Send to

Choose Destination
See comment in PubMed Commons below
Expert Opin Drug Metab Toxicol. 2005 Oct;1(3):505-26.

Mycophenolate mofetil in organ transplantation: focus on metabolism, safety and tolerability.

Author information

Zentralinstitut für Klinische Chemie and Laboratoriumsmedizin, Klinikum Stuttgart, Kriegsbergstr. 60, D-70174 Stuttgart, Germany.


Mycophenolate mofetil (MMF) received its first approval for the prevention of renal allograft rejection in 1995 and has now become the most frequently used antiproliferative agent in maintenance immunosuppressive therapy for kidney, pancreas, liver and heart transplantation. In addition, its use for the treatment of autoimmune diseases steadily increases. This review focuses on the miscellaneous pharmacodynamic properties of the drug, its pharmacokinetics in healthy subjects, recipients of different organ transplants and combination therapy with other pharmaceuticals, as well as its safety profile. The immunosuppressive activity of MMF is thought to derive mainly from the potent and selective inhibition of purine synthesis in both T and B lymphocytes. In contrast to other immunosuppressants on the market, it is metabolised primarily by glucuronidation and lacks nephrotoxicity, cardiovascular toxicity or diabetogenic potential, thus making it a suitable candidate for combination regimens. The most important side effects under MMF include gastrointestinal disorders, of which the underlying mechanisms are not yet fully understood, but seem to be complex and related to both effects of mycophenolic acid and its acyl glucuronide, as well as to decreased -immunity due to general immunosuppression after transplantation.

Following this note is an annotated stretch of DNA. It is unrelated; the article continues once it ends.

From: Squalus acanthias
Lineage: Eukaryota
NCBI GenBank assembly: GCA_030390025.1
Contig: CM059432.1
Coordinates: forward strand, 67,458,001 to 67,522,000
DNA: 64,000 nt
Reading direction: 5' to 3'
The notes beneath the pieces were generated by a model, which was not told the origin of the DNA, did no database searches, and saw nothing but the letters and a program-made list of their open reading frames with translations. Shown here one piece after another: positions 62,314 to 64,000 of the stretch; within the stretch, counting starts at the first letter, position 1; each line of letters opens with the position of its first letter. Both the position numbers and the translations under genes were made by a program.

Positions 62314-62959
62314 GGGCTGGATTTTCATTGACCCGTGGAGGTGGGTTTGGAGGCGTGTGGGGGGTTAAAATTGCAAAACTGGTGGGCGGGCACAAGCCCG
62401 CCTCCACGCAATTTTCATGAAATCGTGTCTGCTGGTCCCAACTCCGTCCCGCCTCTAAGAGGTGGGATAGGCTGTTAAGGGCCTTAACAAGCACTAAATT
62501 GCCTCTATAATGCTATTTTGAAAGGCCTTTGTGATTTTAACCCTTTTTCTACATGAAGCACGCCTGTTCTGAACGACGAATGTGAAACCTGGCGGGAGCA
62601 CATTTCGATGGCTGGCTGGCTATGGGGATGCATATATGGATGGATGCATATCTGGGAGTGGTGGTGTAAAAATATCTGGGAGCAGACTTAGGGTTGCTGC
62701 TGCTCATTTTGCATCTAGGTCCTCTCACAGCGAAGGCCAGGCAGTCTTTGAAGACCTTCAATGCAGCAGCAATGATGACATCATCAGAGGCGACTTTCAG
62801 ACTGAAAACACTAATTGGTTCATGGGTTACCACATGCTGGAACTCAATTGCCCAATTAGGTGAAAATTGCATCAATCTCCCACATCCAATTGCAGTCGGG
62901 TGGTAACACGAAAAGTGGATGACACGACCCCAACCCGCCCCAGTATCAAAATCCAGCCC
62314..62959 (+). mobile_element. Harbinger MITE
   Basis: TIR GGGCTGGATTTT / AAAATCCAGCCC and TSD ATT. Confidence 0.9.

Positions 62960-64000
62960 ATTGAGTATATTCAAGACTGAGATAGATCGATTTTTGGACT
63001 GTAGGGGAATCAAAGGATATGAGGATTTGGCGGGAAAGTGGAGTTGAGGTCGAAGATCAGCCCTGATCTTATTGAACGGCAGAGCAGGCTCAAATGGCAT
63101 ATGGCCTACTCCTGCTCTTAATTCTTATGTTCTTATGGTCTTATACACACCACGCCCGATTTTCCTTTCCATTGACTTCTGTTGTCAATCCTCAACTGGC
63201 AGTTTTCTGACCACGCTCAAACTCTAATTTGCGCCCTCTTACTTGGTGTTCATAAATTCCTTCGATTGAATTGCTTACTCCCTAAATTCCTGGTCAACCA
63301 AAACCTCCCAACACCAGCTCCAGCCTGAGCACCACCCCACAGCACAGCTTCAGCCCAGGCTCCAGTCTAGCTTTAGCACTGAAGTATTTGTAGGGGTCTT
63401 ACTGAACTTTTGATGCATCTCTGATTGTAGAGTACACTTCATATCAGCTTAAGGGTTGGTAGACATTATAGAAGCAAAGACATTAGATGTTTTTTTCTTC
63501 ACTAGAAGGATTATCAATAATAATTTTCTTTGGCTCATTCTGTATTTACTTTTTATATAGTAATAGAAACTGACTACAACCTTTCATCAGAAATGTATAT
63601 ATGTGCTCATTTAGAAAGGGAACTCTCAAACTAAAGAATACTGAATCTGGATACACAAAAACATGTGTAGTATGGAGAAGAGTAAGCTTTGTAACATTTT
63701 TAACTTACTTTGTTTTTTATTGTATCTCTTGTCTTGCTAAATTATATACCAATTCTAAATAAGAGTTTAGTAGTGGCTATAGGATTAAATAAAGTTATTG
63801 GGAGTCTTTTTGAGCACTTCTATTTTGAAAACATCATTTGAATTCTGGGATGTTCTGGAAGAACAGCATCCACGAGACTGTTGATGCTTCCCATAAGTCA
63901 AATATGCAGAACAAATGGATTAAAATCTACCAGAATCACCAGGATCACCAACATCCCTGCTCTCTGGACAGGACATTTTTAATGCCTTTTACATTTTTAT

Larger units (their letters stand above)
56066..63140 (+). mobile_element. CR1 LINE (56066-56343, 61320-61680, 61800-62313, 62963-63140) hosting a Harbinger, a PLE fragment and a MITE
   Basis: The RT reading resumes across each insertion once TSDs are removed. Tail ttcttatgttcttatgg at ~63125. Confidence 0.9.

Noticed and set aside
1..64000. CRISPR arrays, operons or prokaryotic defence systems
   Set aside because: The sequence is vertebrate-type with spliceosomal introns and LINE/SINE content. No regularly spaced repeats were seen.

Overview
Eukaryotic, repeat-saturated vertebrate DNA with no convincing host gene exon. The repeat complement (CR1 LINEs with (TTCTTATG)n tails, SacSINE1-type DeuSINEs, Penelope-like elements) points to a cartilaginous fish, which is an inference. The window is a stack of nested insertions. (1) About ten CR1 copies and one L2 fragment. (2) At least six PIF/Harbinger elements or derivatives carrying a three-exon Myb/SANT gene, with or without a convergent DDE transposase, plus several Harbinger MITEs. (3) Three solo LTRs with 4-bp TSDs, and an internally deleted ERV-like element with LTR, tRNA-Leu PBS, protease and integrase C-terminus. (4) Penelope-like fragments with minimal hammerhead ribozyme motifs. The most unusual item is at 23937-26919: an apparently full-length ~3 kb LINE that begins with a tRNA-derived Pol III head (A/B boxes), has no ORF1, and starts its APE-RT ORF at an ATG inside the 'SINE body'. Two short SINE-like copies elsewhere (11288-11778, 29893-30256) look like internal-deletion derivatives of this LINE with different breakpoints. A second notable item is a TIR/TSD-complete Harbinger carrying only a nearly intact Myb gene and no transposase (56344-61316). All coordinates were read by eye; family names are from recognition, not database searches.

[Indexed for MEDLINE]
PubMed Commons home

PubMed Commons

How to join PubMed Commons

    Supplemental Content

    Full text links

    Icon for Taylor & Francis
    Loading ...
    Support Center